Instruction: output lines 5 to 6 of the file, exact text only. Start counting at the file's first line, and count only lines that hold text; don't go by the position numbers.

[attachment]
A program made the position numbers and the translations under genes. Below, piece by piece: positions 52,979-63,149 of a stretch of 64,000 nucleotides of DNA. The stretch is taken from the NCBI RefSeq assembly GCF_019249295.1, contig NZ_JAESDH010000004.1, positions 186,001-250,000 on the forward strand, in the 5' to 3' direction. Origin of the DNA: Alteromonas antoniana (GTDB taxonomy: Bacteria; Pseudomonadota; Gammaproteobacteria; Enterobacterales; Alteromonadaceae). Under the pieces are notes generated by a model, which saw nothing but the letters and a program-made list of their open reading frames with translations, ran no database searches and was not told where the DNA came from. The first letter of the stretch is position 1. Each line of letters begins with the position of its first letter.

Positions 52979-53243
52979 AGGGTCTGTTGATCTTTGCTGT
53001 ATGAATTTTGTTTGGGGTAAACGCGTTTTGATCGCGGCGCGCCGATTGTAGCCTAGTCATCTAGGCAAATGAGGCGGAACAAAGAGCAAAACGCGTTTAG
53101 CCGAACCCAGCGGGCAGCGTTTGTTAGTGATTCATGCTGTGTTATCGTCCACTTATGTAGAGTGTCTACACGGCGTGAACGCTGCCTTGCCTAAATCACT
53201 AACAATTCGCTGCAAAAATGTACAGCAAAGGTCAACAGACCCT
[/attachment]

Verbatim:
53101 CCGAACCCAGCGGGCAGCGTTTGTTAGTGATTCATGCTGTGTTATCGTCCACTTATGTAGAGTGTCTACACGGCGTGAACGCTGCCTTGCCTAAATCACT
53201 AACAATTCGCTGCAAAAATGTACAGCAAAGGTCAACAGACCCT